Learning From Saddam

“There is a foolish corner in the brain of the wisest man.” – Aristotle

I’ve always thought I’d be a much smarter tyrant than Saddam Hussein. Now I’m sure of it. When I watched his executioners place a rope around his neck back on December 30, I have to admit I was thinking, “I told you so.” Ever since the U.S. invaded Iraq to save the Kuwaitis, pundits have labeled Saddam “the master of miscalculation.” After watching him in that memorable execution video, however, I think it would be more appropriate to refer to him as the master of The Big Mistake.

To quote myself from a previous ETR article: “Some Big Mistakes are made impulsively, on the spur of the moment, while others are made after considerable reflection. In the latter case, the problem usually is that the person allows his intellect to get trampled by his emotions.” In reflecting on Saddam’s error in judgment, I realize now that I should have said “… the problem usually is that the person allows his intellect to get trampled by his emotions and/or ego.”

In thinking about Saddam’s freefall from a large collection of sumptuous palaces to a small prison cell and a death sentence, I’m still dumbfounded by the magnitude of his mistake. Just as he had done in 1990, Saddam gambled that the U.S. wouldn’t cross the Atlantic and kick butt. He probably assumed that Cowboy George would follow his dad’s lead and let Saddam off the hook. Unfortunately for Saddam, it was not to be. George was prepared to do whatever it took, including looking into every spider hole in Iraq, to find the fearsome Saddam.

Saddam’s is the ultimate Big Mistake. All he needed to do was let the U.N. inspectors flit around Iraq and pretend they were looking for WMDs, and the civilized world would have allowed him to continue to plunder and torture his people at will. Even if he had WMDs at the time, he could have simply let the U.N. destroy them – or ship them to Syria, which is quite possibly what he ended up doing anyway.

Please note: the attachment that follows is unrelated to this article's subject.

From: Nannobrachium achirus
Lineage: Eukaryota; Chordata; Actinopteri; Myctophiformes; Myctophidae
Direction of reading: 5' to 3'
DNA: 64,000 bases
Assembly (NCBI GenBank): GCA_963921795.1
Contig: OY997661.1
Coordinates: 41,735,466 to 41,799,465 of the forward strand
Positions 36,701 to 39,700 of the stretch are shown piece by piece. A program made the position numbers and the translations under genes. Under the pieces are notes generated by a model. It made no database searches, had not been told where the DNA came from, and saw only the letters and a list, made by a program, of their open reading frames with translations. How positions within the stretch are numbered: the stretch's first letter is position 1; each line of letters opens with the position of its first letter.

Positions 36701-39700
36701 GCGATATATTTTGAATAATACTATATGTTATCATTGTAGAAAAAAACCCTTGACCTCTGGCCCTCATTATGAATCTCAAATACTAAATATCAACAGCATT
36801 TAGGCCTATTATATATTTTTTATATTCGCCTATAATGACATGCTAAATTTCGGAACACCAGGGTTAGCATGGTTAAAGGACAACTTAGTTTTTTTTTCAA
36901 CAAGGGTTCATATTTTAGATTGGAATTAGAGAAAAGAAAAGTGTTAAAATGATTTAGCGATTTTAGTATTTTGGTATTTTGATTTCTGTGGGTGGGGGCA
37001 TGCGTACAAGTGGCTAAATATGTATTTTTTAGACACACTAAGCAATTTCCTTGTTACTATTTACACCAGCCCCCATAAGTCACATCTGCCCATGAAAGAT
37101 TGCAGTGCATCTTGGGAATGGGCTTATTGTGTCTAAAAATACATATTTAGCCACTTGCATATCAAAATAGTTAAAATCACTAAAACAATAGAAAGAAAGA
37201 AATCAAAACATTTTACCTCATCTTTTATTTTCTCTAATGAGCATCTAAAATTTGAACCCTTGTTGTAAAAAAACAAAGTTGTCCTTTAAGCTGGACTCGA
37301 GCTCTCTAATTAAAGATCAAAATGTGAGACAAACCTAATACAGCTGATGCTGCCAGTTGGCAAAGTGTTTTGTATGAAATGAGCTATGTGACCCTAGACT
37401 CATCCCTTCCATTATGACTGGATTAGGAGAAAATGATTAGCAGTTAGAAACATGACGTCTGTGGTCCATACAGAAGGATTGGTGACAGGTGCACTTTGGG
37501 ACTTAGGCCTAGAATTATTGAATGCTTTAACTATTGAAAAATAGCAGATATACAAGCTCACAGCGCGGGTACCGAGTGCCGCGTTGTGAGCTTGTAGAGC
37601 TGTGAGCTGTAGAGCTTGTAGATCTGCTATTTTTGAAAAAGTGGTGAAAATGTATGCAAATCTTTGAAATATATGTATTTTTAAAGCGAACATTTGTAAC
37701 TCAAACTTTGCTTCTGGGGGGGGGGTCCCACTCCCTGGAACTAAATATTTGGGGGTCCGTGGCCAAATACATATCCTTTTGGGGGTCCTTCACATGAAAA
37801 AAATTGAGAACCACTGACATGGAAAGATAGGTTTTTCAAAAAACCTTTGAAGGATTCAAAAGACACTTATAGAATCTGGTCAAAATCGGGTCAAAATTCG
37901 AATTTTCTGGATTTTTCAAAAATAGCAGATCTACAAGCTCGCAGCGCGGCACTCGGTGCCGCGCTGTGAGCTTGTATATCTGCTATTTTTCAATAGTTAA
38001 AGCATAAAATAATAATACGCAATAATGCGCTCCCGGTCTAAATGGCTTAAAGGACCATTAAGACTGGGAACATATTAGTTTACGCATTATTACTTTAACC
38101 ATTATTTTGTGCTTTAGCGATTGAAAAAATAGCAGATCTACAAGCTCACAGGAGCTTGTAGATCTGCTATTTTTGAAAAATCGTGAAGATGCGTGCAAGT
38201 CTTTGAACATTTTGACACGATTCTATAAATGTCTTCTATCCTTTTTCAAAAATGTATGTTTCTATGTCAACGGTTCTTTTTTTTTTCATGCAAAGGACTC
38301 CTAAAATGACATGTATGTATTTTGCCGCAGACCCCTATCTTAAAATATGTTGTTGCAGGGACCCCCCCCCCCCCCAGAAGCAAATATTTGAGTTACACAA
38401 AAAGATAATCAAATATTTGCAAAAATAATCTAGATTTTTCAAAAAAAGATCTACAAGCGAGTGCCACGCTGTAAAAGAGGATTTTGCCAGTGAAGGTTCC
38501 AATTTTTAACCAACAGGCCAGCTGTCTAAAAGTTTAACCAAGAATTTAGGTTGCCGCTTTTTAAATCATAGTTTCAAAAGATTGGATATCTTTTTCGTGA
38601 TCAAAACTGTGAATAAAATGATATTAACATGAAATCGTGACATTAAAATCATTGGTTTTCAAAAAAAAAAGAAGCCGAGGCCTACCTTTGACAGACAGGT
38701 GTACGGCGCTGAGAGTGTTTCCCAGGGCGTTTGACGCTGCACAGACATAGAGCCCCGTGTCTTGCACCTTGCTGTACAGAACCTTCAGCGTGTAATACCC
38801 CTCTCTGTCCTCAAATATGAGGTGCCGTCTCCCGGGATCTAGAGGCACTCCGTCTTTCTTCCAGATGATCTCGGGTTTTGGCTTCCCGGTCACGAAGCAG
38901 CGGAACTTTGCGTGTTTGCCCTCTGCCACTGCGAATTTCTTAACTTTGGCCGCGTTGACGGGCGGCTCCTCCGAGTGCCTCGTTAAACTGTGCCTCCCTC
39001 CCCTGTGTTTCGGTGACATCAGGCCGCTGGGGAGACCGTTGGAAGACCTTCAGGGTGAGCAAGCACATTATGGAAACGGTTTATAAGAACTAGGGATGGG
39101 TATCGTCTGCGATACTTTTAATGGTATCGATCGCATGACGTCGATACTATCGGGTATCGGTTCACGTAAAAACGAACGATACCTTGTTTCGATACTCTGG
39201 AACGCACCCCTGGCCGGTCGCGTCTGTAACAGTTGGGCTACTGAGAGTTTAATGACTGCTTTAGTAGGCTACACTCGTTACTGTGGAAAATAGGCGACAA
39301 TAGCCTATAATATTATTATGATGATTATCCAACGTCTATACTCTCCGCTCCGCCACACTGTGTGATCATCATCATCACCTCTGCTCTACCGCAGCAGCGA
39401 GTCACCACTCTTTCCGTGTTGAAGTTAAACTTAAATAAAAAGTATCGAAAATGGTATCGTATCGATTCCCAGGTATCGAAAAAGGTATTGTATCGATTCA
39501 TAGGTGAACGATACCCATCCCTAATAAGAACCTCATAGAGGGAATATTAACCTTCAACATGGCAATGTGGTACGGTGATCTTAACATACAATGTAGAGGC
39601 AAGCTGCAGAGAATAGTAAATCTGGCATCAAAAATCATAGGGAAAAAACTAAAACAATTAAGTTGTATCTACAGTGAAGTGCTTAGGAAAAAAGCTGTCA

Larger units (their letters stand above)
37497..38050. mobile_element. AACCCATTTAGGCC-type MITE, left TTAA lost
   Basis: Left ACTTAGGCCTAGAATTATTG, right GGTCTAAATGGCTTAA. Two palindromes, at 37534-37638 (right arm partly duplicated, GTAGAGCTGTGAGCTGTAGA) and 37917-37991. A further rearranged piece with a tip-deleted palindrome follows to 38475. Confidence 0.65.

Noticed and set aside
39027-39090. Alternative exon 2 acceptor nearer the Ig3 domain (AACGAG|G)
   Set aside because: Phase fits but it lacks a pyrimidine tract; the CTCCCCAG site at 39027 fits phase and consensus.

By contrast, Muammar Qaddafi apparently remembered the lessons of history (a Reagan missile zooming over his dining room table in 1986) and factored those lessons into his decision-making process. Qaddafi is purported to have asked a high-ranking State Department official if he would meet the same fate as Saddam if Libya terminated its nuclear program. The official assured him that if Libya went the no-nuke route, the U.S. wouldn’t bother him. Apparently pleased to hear this, he decided to become a role model for Libyan Boy Scouts. In other words, at the moment of truth, Qaddafi’s intellect overrode his emotions and ego. Which, in turn, led to his not making The Big Mistake.

As a reminder to yourself of the importance of avoiding The Big Mistake, you need only pay close attention to the daily news. It’s amazing how many stories are a direct result of The Big Mistake – like gaming-industry magnate Steve Wynn accidentally punching a hole through a $139 million Picasso with his elbow… Barry Bonds (tears, tears, and more tears)… and crocodile pal Steve Irwin (maybe?).

Unfortunately, there is no foolproof way to avoid making The Big Mistake, but a method that I find works very well is what I refer to as “looking backward from the future.” Here’s how it works:

  1. Project yourself into the future before you act.
  2. Picture the worst possible consequences of your actions.
  3. Pretend to look over your shoulder from the future – at where you are today.
  4. If Step 2 is much worse than what you see in Step 3, you would be wise to rethink your plans. Put another way, if you’re not prepared to live with the worst-possible consequences of your contemplated action, take a pass.

I don’t mean to imply that you shouldn’t take risks. Risk is an integral part of success. But so is moderation, which is why you should always add it to the risk equation. Reasonable risk is a necessity for getting ahead in life; unreasonable risk is foolish.

By employing the looking-backward-from-the-future method, I’ve been able to avoid the “excitement” of engaging in dubious activities such as jumping out of airplanes – with or without a parachute. Given that I don’t have wings, I don’t like the downside of that particular activity. When the worst possible consequence of your contemplated action is death, you’re in danger of making The Big Mistake. And that, of course, includes financial death.

Just something to think about it.

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